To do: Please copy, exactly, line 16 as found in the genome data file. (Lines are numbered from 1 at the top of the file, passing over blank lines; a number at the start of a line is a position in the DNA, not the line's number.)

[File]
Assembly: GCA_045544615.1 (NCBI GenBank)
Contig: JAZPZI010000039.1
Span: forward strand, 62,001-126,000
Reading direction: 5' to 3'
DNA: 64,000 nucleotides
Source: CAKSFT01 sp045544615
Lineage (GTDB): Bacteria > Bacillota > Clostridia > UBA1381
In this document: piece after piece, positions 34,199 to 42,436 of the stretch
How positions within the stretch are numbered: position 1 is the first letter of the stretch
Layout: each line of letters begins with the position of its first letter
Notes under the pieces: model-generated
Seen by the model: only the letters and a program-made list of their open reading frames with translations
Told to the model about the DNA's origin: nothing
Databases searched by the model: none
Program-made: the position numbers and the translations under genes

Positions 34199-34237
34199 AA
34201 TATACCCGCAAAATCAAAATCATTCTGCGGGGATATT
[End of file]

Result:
Positions 34199-34237